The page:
Feb
03

No Banana Fever at the Grammys

I’m a big fan of J.D. Salinger, who passed away this week at 91, and of the Grammy Awards, which celebrated music in its stunning spectacle of creative performance on Sunday. Now, Holden Caulfield would likely take issue with the superficial celebrity culture of pop music. As you may recall, Holden, the narrator of Salinger’s classic novel Catcher in the Rye, detested “phonies” and gave voice to that part of us that resists conformity and the inauthentic compromises of growing up. I’m sure he would have been disgusted by the idolatry and image-consciousness of the Grammys.

But here’s the thing: Holden suffered from “Banana Fever”—as described in Salingers’ unsettling “Perfect Day for Bananafish,” the first tale of his Nine Stories, one of only four published books which reflect the writer’s brilliant combination of uncanny dialogue, telling detail and conflicting angst of a post-World War II privileged generation.

In “Perfect,” Seymour Glass (who really is the central character of Salinger’s work, a zen-like genius whose New York family populates many of his stories) is explaining the “tragic life” of an imaginary species of “bananafish” to a young girl named Sybil as they look out onto the ocean. “They swim into a hole where there’s lots of bananas,” he says. “Once they get in, they behave like pigs…after that they’re so fat they can’t get out of the hole.” “What happens to them?” asks the unsuspecting Sybil. “They die,” Seymour replies. “They get banana fever. It’s a terrible disease.”

While the symbolic significance of banana fever may be debated forever, I take it like this: Holden—and many would-be creators—take in and feel so much from life and relationships but can’t find a way out of their hole to express themselves. The love that Holden felt for the most authentic and uncorrupted people (Salinger the hermit too—sadly, he seemed to feel there were few left on earth) was so trapped inside him that he became more and more bloated. He suffered from the resentment, frustration and likely gastric reflux common to all of us who aren’t able to relieve the pressure by sharing our talents and creativity with the world.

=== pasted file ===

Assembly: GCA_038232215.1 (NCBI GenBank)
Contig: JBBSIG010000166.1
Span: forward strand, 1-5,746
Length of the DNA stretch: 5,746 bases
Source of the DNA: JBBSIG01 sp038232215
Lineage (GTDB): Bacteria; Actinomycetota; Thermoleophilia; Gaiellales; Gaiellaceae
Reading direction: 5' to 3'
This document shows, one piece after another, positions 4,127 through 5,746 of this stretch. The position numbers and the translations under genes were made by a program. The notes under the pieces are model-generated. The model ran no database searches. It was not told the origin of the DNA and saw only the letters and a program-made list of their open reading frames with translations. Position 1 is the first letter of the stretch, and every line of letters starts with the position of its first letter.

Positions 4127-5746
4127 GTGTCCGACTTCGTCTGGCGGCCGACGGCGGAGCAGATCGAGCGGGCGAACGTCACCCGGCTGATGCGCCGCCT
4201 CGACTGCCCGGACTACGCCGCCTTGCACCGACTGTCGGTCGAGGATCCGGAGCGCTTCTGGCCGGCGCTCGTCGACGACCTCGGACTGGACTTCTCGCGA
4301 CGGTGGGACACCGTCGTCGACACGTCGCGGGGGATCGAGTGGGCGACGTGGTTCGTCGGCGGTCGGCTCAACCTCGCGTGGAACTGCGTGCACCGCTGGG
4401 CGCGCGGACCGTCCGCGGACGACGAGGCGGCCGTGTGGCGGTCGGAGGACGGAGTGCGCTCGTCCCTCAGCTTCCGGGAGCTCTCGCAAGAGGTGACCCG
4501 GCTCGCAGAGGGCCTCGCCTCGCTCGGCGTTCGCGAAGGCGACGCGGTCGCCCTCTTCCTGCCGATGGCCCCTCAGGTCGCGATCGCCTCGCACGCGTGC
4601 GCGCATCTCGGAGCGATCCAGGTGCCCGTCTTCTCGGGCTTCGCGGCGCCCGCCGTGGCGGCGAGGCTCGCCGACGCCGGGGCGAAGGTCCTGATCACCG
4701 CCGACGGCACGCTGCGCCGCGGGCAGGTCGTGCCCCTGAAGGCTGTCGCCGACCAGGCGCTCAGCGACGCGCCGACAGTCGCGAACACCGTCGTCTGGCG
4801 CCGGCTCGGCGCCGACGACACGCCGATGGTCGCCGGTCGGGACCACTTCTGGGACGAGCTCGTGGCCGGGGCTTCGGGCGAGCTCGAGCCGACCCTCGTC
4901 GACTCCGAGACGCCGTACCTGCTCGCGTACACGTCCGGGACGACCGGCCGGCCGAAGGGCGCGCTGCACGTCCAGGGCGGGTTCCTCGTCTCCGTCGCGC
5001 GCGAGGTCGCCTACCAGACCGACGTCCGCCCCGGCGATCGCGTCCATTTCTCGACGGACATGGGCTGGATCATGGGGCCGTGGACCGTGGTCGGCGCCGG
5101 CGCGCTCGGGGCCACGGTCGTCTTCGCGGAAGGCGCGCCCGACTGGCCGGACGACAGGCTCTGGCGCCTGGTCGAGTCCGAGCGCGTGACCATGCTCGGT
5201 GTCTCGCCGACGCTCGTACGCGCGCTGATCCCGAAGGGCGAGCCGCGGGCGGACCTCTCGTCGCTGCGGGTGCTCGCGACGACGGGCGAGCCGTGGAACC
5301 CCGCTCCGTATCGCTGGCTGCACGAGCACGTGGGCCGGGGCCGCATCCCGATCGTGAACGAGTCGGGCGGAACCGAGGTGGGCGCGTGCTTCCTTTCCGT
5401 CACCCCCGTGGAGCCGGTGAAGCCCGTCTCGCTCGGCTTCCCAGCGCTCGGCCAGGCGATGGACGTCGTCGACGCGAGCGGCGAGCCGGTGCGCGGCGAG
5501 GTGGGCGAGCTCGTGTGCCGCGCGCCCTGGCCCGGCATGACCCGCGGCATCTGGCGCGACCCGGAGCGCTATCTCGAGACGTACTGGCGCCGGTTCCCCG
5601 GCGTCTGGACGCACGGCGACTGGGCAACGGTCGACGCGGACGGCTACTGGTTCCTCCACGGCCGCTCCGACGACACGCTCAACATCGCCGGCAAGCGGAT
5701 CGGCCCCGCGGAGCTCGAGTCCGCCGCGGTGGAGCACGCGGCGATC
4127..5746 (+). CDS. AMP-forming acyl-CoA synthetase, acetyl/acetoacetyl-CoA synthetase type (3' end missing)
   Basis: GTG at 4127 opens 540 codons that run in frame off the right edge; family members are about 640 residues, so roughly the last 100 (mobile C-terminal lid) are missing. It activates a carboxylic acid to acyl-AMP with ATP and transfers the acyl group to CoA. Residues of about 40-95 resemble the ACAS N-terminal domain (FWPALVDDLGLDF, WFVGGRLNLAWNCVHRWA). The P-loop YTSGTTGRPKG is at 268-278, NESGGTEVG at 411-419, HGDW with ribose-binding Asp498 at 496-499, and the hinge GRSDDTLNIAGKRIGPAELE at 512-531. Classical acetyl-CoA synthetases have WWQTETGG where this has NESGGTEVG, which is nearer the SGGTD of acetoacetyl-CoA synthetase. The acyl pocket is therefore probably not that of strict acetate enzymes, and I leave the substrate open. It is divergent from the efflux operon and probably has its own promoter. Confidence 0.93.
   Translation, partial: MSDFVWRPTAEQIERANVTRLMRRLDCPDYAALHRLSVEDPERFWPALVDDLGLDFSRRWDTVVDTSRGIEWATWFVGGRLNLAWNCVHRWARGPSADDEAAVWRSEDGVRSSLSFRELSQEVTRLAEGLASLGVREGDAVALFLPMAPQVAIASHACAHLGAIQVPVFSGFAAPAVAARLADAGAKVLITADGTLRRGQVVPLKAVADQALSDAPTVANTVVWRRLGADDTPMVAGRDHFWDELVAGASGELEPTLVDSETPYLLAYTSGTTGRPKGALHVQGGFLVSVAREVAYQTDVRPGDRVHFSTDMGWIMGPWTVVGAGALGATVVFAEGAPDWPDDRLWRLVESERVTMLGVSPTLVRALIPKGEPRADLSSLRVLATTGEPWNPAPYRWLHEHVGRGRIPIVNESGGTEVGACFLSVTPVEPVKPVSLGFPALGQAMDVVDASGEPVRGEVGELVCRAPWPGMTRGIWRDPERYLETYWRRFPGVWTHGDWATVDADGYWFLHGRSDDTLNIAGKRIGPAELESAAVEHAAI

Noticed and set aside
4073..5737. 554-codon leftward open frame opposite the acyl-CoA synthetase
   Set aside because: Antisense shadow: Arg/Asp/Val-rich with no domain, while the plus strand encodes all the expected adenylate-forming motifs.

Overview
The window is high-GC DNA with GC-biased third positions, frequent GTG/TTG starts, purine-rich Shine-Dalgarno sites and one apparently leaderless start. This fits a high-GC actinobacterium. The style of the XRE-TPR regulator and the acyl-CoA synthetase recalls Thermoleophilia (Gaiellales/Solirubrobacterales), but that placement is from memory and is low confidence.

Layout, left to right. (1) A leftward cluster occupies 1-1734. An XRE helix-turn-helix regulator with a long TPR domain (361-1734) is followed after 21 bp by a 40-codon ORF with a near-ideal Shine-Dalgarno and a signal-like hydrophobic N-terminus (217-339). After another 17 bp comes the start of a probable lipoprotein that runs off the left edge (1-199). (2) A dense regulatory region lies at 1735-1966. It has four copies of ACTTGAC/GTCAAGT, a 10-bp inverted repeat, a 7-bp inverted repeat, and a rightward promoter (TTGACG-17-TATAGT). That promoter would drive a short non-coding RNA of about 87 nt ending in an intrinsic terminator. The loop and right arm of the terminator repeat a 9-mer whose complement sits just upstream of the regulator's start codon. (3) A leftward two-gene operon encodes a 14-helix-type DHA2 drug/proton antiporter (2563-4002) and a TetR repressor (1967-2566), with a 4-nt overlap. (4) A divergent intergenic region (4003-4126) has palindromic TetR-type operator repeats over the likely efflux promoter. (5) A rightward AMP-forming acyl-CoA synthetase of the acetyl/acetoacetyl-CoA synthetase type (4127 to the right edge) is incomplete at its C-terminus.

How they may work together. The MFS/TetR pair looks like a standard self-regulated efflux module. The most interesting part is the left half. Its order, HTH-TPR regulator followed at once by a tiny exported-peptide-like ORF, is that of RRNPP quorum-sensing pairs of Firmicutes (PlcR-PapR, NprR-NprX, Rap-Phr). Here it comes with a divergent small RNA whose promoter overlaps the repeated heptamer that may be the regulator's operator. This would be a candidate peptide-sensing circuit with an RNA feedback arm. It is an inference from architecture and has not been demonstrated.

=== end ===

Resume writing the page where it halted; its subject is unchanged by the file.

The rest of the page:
And that’s why I love the Grammys–a show where no one ever suffers from banana fever. Instead we get to revel in the full flowering of talent, creativity, nerve and courage. Whether it’s the ravaged and riveting Lady GaGa, joined by the still-inspiring Elton John (video below) or the high-flying Pink, her voice perfectly modulated despite the fountain of her body spinning in mid-air (this video is currently unavailable but it’s worth finding), the Grammys provide the forum for demonstrating how some of the greatest musical performers of our time get completely get out of their holes and show us what’s inside.
It’s easy to be a critic about music or fashion or art, but I can’t be when watching the Grammys. I love that the performers do not play it safe, that Taylor Swift is joined by Stevie Nicks, that the costumes and choreography of the Black Eyed Peas make my eyes stop blinking. There they are, the Peas, screaming out, “Fill up my cup. Mazel Tov!” and manifesting in celebration the love that incapacitated Holden. This is authentic creativity—full expression, no repression, often with freak flags flying—and, come to think of it, I believe even Salinger would approve.
Creative Commons License
Resource Center for Arts Entrepreneurs by Entrepreneur The Arts is licensed under a Creative Commons Attribution 3.0 Unported License.
Based on a work at www.EntrepreneurTheArts.com.
Permissions beyond the scope of this license may be available at www.EntrepreneurTheArts.com.